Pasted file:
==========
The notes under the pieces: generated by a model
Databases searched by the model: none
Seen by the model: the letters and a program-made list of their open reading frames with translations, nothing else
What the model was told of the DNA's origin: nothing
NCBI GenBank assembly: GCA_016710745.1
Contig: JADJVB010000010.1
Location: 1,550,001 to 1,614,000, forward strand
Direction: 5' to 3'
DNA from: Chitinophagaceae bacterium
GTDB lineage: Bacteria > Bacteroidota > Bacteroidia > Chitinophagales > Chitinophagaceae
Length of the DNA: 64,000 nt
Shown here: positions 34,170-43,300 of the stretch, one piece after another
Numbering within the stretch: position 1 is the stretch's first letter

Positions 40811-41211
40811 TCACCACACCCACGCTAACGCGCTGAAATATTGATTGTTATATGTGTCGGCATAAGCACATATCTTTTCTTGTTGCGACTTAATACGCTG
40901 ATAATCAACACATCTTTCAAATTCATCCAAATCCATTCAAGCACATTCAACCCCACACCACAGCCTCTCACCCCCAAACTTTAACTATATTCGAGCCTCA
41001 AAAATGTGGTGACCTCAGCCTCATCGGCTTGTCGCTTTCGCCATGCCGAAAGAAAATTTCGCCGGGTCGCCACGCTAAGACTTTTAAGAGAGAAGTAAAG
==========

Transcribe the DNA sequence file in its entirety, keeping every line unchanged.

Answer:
The notes under the pieces: generated by a model
Databases searched by the model: none
Seen by the model: the letters and a program-made list of their open reading frames with translations, nothing else
What the model was told of the DNA's origin: nothing
NCBI GenBank assembly: GCA_016710745.1
Contig: JADJVB010000010.1
Location: 1,550,001 to 1,614,000, forward strand
Direction: 5' to 3'
DNA from: Chitinophagaceae bacterium
GTDB lineage: Bacteria > Bacteroidota > Bacteroidia > Chitinophagales > Chitinophagaceae
Length of the DNA: 64,000 nt
Shown here: positions 34,170-43,300 of the stretch, one piece after another
Numbering within the stretch: position 1 is the stretch's first letter

Positions 40811-41211
40811 TCACCACACCCACGCTAACGCGCTGAAATATTGATTGTTATATGTGTCGGCATAAGCACATATCTTTTCTTGTTGCGACTTAATACGCTG
40901 ATAATCAACACATCTTTCAAATTCATCCAAATCCATTCAAGCACATTCAACCCCACACCACAGCCTCTCACCCCCAAACTTTAACTATATTCGAGCCTCA
41001 AAAATGTGGTGACCTCAGCCTCATCGGCTTGTCGCTTTCGCCATGCCGAAAGAAAATTTCGCCGGGTCGCCACGCTAAGACTTTTAAGAGAGAAGTAAAG